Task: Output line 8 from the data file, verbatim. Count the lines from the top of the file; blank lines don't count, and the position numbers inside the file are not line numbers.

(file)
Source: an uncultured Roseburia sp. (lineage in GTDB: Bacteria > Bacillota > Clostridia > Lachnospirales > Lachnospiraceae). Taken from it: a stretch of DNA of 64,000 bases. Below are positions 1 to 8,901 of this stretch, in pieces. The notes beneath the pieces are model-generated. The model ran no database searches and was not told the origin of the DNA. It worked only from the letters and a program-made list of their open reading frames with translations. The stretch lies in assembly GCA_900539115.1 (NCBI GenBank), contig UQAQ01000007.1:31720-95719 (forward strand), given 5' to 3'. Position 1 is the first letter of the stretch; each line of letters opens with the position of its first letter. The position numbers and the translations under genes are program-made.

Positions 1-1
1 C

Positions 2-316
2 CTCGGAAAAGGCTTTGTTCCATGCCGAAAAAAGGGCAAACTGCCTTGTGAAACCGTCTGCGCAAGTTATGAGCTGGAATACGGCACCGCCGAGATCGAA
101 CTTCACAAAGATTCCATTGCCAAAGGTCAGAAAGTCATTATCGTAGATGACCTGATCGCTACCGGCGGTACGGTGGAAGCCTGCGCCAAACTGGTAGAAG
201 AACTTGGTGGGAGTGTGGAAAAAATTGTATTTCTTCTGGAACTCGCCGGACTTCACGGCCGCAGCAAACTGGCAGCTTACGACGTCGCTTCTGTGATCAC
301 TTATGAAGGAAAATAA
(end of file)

301 TTATGAAGGAAAATAA